Kraków docs become first in Poland to use sci-fi style holograms to help with ops
A hospital in Kraków has become the first in Poland to use holograms when planning and performing surgeries on liver and pancreatic tumours.
The CarnaLife Holo system, developed by Kraków-based MedApp, allows surgeons to create a holographic image that can be rotated and examined.
This will allow the surgeon to better plan how to remove the tumour before opening a patient up and during the procedure the surgeon will have a three-dimensional map of where to cut and what obstructions are present.
Dr. Ryszard Wierzbicki, Oncology surgeon at Szpital na Klinach said: “Thanks to this technology, I had in front of me holographic images of organs and tissues against the patient's background and I was able to interact with these images during the procedure.
“The technology was also used to plan the operations in detail. It is very important in situations where the surgical approach to the neoplastic lesion is difficult due to its location.”
The CarnaLife Holo system, which works with Microsoft Hololens Mixed Reality Goggles, enables medical practitioners to visualize various types of anatomical structures such as organs, bone structures and blood vessels in mixed reality. The images give greater clarity than traditional medical imaging such as CT or MRI scans.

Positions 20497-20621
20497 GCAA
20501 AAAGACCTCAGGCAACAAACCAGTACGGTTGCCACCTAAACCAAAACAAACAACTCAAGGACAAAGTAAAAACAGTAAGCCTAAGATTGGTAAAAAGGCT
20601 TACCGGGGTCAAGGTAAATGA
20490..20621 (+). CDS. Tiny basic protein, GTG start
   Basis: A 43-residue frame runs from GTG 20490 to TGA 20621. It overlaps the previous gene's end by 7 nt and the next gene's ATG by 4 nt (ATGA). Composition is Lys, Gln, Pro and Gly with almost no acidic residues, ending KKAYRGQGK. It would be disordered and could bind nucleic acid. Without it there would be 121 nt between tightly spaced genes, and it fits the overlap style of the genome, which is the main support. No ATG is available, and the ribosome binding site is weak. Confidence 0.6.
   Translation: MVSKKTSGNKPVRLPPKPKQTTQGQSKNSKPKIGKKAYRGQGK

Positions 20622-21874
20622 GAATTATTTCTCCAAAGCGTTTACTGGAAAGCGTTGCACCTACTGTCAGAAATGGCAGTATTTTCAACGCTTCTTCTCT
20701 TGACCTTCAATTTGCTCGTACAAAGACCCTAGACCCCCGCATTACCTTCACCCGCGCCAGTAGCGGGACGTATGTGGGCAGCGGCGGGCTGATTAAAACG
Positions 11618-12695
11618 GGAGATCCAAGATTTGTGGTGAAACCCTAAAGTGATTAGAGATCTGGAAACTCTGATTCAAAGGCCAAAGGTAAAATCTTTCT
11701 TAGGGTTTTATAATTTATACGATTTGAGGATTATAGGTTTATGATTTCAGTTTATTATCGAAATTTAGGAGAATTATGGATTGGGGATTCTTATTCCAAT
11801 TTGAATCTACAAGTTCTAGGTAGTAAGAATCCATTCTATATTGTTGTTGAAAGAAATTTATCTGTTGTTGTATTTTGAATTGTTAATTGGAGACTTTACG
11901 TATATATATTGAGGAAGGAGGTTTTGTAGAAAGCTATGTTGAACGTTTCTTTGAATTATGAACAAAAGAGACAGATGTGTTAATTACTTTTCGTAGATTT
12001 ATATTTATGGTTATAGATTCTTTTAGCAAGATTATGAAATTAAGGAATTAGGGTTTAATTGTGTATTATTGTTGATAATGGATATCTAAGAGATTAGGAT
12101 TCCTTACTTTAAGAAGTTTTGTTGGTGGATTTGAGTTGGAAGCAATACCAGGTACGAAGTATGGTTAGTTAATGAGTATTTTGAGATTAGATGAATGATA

Andrzej Skalski, Director of Technology and Mixed Reality Development at MedApp, said: “The advantage of such a hologram is, in the first place to present a three-dimensional object, in this case the operated organ, in a three-dimensional world.
“This, in turn, makes it easier to understand the spatial relationships between structures and additionally enables the visualization of objects passing through given organs. CarnaLife Holo is especially applicable in cases where we are dealing with complex topologies of anatomical structures.
“Then it is crucial to understand the relationship between the depth at which they are located and how they are connected, especially when planning the trajectory of the tool in relation to the area to be operated on. The hologram allows you to do it in an intuitive way.”
So far the surgeries have taken place on liver and pancreatic tumours but there are plans to use the CarnaLife Holo technology more widely.
The hospital will begin using the technology in surgeries involving all areas of oncology and gynaecology.